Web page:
At different times in our lives, we all need a new perspective.
In the late 1960s, there was a young man who had a dream of
becoming a famous musician. He knew exactly what he wanted, so
he left high school and began to play his music wherever people
would listen. But as a high school dropout and with little experience,
he found it difficult to get work as a musician.
Before too long he found himself playing in small, dirty clubs
and bars. Sharing his gift with a handful of drunks night after
night became a discouraging habit. This was not his dream. He
had dreamed of playing to sellout shows across America and
around the world. He had dreamed of seeing his name in lights,
of walking down the street and being stopped for autographs, of
having his albums in every music store. He even dreamed one day
he would play to a packed baseball stadium—an absurd thought
in the late 1960s.
He had stumbled upon difficult times. Financially he was
broke, professionally he was failing, and his only joy in life was the
support of his girlfriend. They had so little money that they would
sleep in Laundromats to save the expense of a hotel. But one day
she got sick of being constantly on the road. This gypsy lifestyle
was not her dream, either. She had dreamed of being married to a
famous musician but was unaware of the hard work it takes to get
to the top. It was not the life she had imagined, so she left him.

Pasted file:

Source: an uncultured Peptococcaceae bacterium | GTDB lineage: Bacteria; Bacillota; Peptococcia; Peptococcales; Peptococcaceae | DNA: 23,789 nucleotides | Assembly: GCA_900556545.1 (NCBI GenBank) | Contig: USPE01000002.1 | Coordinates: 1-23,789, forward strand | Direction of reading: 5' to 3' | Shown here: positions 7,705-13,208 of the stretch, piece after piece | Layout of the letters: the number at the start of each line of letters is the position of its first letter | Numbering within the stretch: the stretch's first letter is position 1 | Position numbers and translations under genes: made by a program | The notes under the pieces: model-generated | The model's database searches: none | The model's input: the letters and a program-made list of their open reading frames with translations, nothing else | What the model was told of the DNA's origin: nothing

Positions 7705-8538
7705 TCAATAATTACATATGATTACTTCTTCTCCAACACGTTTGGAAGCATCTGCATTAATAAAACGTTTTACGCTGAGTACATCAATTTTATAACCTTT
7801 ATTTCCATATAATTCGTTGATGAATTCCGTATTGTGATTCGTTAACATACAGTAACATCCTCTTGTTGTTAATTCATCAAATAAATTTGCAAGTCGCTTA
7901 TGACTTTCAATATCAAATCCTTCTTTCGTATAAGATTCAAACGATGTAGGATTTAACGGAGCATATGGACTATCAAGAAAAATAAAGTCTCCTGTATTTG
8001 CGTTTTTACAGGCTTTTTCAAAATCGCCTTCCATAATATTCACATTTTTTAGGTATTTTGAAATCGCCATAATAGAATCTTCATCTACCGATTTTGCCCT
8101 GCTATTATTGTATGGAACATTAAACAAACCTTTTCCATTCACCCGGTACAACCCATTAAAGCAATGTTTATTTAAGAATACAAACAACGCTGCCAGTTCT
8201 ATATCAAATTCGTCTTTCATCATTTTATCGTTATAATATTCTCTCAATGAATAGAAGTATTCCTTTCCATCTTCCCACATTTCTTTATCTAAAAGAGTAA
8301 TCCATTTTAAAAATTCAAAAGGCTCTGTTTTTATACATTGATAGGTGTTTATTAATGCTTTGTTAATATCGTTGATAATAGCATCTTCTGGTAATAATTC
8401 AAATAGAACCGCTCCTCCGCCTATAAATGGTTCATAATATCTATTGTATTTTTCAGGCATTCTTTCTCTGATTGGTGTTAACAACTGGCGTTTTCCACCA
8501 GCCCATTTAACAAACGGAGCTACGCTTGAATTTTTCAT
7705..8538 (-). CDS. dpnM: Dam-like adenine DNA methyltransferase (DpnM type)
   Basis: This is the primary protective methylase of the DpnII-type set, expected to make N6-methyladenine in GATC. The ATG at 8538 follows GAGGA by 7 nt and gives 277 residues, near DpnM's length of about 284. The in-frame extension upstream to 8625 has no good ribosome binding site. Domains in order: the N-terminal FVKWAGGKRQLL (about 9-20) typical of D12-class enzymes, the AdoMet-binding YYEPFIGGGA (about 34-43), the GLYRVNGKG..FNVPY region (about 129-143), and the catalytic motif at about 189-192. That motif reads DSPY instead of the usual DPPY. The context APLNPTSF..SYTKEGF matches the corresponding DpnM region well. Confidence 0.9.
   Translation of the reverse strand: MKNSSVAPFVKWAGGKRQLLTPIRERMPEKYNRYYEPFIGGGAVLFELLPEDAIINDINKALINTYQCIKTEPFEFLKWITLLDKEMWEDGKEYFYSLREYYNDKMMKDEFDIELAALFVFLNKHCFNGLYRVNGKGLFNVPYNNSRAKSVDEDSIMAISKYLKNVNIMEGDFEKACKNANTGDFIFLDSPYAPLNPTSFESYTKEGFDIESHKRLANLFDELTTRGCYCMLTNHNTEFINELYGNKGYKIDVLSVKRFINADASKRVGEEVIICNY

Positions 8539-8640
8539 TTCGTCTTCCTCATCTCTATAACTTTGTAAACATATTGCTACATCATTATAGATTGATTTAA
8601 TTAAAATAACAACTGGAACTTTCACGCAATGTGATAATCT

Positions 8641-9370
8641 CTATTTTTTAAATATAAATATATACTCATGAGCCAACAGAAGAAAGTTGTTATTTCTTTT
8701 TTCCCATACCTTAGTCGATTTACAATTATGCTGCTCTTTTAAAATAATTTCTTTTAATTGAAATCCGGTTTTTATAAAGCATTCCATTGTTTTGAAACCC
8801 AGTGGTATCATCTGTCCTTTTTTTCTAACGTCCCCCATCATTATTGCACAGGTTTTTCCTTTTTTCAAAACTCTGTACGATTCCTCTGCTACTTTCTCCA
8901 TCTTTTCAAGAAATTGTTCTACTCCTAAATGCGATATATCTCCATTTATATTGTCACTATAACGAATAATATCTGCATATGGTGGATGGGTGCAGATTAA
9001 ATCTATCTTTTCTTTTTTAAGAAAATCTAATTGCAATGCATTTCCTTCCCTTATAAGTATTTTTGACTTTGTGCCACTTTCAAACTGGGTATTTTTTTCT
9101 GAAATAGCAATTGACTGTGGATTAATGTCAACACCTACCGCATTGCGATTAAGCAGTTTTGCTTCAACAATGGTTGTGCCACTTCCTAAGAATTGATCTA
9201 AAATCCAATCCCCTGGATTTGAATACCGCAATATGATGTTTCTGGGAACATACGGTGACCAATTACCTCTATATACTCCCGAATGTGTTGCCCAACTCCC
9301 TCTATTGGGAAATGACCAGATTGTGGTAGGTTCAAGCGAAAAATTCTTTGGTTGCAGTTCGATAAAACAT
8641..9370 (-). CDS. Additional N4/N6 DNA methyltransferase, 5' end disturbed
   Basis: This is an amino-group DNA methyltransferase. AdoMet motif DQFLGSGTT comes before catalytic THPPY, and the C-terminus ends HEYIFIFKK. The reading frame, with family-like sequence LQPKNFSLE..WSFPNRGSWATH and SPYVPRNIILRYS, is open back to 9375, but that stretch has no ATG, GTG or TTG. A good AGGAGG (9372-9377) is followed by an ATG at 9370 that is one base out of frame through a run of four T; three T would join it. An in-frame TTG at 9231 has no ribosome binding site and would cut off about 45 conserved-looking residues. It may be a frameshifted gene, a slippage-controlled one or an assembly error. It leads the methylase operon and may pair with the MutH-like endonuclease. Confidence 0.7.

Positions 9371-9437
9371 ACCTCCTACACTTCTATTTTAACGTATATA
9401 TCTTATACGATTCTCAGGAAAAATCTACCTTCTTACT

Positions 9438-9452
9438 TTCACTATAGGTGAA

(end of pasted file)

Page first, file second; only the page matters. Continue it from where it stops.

With his only joy in life gone, he decided to commit suicide.
That night the young musician made a halfhearted attempt to end
his life by drinking a bottle of furniture polish and a bottle of
vodka. The next day, very sick, he checked himself into a mental
Less than three weeks later, he checked himself out. He was a
new man. He was refreshed, enthusiastic, and excited about life.
He was cured. They had not given him any medication, nor was it
anything the doctors or nurses had said to him. The other patients
had cured him.
They reminded him of how fortunate and gifted he was, and
they had shown him how much more life could be. He was given a
new perspective on life.
That day, that same young man left the mental institution absolutely
resolved to pursue his dream of becoming a famed musician.
He was determined to travel and work and do whatever was
necessary to achieve his dream.
Three years later, he wrote a song called “Piano Man,” and
today almost every person on the planet has heard of Billy Joel.
And yes, on June 22 and 23 in 1990, Billy Joel played to sellout
crowds of ninety thousand people at Yankee Stadium.
We all need a startling new perspective at least once in our lives.
Billy Joel’s experience in the mental institution gave him that new
From The Rhythm of Life
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